Sunday, March 22, 2009

They Keep the Formulas in Place for a Reason

The Sunday New York Times today has a front page article on the Obama administration's decision to channel its stimulus money to the states using existing formulas. Times reporter Sam Dillon writes:

In pouring rivers of cash into states and school districts, Washington is using a tangle of well-worn federal formulas, some of which benefit states that spend more per pupil, while others help states with large concentrations of poor students or simply channel money based on population. Combined, the formulas seem to take little account of who needs the money most.

As a result, some districts that are well off will find themselves swimming in cash, while some that are struggling may get too little to avoid cutbacks.

The story reports that Democratic members of Congress say they want to keep using the old formulas to save time in disbursing money. But there's more to it than that.

The best recent analysis of the Title I formulas was done by Susan Aud for the Heritage Foundation. Here's a condensed executive summary of her findings:

  1. Formulas have become increasingly complex and obscure;
  2. Distribution of funds is characterized by seemingly unintended variability;
  3. Amounts reserved for administration significantly dilute what reaches the classroom;
  4. Title I's Education Finance Incentive Grant encourages states to equalize spending across school districts, despite the fact that this is an unproven education reform strategy; and
  5. Rather than delivering effectively on good intentions for helping poor children, congressional action over eight reauthorizations has led to a convoluted, bureaucratic system that is less student-centered, less transparent, and therefore less accountable to the public.
Here's a link to a column by Dan Lips and Evan Feinberg on Aud's study.

The truth is the members of Congress keep the formulas in place for a reason. The Democratic Leadship Council (DLC) pinpointed that reason some years ago:
The reality is that the allocation of Title I dollars is based more on politics than on need, on a formula geared to spreading these important federal dollars thin and wide.
In essence, the DLC was saying (and I would concur): Congress's not targeting Title I money narrowly on students from poor households is no accident.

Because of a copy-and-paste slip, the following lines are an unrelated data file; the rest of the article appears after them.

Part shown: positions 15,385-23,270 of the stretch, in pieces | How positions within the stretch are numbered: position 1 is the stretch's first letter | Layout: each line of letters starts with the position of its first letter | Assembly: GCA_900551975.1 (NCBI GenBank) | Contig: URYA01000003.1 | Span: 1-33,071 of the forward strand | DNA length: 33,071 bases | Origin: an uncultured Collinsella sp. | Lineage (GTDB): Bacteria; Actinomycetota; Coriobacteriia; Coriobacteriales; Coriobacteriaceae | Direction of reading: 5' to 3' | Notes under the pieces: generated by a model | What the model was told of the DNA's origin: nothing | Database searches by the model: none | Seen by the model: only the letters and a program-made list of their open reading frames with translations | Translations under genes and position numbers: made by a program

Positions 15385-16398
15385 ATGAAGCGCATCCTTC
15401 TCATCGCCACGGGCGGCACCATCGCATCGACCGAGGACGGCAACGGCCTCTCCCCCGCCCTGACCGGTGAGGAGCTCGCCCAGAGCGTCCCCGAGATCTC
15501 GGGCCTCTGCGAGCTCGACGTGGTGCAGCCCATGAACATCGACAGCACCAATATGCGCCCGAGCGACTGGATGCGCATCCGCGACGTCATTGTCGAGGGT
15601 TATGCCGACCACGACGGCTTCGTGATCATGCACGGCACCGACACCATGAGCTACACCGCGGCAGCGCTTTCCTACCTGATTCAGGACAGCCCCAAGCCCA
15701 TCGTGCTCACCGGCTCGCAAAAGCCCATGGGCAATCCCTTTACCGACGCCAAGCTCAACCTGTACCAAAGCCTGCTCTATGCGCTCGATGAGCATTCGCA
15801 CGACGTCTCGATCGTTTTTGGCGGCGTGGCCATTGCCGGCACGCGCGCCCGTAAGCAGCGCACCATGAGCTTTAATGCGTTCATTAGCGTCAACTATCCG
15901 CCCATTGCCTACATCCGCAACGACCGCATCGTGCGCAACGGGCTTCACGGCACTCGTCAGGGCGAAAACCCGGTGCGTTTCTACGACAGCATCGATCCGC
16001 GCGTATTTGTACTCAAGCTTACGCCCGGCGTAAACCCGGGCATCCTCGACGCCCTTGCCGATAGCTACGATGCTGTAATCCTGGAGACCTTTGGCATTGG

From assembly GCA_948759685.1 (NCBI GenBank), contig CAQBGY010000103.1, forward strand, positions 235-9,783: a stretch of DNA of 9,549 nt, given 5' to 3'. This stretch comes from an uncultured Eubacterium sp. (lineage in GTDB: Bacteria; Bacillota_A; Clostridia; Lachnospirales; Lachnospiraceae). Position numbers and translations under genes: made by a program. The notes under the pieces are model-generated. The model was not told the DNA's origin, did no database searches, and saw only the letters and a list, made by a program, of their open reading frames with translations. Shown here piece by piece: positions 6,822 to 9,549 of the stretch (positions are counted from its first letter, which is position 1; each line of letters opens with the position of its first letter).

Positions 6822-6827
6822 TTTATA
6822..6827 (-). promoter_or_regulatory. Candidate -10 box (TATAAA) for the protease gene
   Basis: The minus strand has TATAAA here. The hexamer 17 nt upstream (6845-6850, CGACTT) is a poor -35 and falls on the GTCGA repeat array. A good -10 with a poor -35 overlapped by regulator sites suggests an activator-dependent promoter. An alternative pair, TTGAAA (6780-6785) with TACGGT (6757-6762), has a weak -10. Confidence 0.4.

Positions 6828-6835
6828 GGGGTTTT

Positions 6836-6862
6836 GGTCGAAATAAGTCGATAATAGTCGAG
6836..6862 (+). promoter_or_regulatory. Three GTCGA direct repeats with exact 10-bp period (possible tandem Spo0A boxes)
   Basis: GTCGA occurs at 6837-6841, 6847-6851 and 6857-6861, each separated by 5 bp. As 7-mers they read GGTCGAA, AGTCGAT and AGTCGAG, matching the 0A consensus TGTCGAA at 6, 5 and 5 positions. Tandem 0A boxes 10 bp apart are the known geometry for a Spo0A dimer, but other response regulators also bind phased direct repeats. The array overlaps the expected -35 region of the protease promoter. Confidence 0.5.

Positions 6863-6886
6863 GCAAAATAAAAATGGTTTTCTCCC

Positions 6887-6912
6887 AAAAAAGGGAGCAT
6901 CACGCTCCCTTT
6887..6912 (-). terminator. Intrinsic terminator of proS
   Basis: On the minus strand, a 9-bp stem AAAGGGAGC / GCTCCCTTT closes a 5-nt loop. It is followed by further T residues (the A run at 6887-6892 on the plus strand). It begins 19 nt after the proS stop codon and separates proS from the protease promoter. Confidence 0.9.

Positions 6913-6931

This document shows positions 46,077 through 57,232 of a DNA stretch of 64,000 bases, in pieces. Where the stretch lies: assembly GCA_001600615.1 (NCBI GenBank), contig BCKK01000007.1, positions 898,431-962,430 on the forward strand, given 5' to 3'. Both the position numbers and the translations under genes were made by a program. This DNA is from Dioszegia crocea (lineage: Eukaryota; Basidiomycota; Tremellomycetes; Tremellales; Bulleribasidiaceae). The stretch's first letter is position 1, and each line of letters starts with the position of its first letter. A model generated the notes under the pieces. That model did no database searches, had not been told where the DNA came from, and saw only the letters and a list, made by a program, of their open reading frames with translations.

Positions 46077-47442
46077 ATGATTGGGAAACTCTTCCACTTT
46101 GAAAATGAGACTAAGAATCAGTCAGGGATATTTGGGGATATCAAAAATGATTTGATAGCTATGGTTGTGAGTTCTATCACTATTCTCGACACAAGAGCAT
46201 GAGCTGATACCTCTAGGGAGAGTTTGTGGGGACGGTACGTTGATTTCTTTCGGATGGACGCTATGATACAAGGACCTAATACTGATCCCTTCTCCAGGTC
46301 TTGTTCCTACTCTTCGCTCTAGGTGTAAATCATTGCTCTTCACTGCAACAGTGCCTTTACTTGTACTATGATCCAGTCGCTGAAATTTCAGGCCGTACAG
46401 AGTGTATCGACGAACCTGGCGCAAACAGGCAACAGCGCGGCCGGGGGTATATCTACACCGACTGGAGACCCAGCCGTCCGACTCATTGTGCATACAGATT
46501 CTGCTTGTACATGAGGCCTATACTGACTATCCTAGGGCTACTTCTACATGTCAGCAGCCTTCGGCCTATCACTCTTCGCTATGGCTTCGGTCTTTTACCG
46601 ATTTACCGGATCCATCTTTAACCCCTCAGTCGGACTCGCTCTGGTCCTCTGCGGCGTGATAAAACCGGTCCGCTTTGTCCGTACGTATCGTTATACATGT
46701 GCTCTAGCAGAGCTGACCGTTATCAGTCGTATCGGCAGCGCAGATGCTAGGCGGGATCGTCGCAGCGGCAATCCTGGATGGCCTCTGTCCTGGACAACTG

CAVEAT CONSUMPTOR: It's not how much money there is for schools but rather how it is spent and what the incentives are for productivity and performance. Economist Rick Hanushek calls the issue of whether money matters “trivial,” saying that “the research neither says that resources never matter nor that resources could not matter” but only that “providing resources without changing other aspects of schools … is unlikely to boost student performance.”

4 comments:

  1. Children fail because parents and mentors fail to teach them the life skills and leadership lessons to become productive adults. There is no amount of money that can replace that responsibility.

    Our pop culture takes over promoting Individualism "What is in it for me?", Hedonism (pleasure is the supreme good)"If it feels good do it" and Minimalism "What is the least I can do...?"(the enemy of excellence and father of mediocrity). These ultimately self-destructive philosophies will destroy every individual and community that practices them. If it is within the philosophical realms of Individualism, Hedonism and Minimalism that most people make the majority of their decisions everyday is it a wonder that there has been a radical increase in sexual promiscuity and sex crimes today, or by the cultural manipulation and destruction of the family unit, or by the gradual but persistent political undermining of family values in our modern societies.
    Our children deserve better. The big dilemma is how to break the circle of dysfunction created when the parents (if any are around) do not have the tools necessary to teach their children. I think that the answer lies with our religious institutions because our schools are forbidden from teaching spirituality, Truth and building character.

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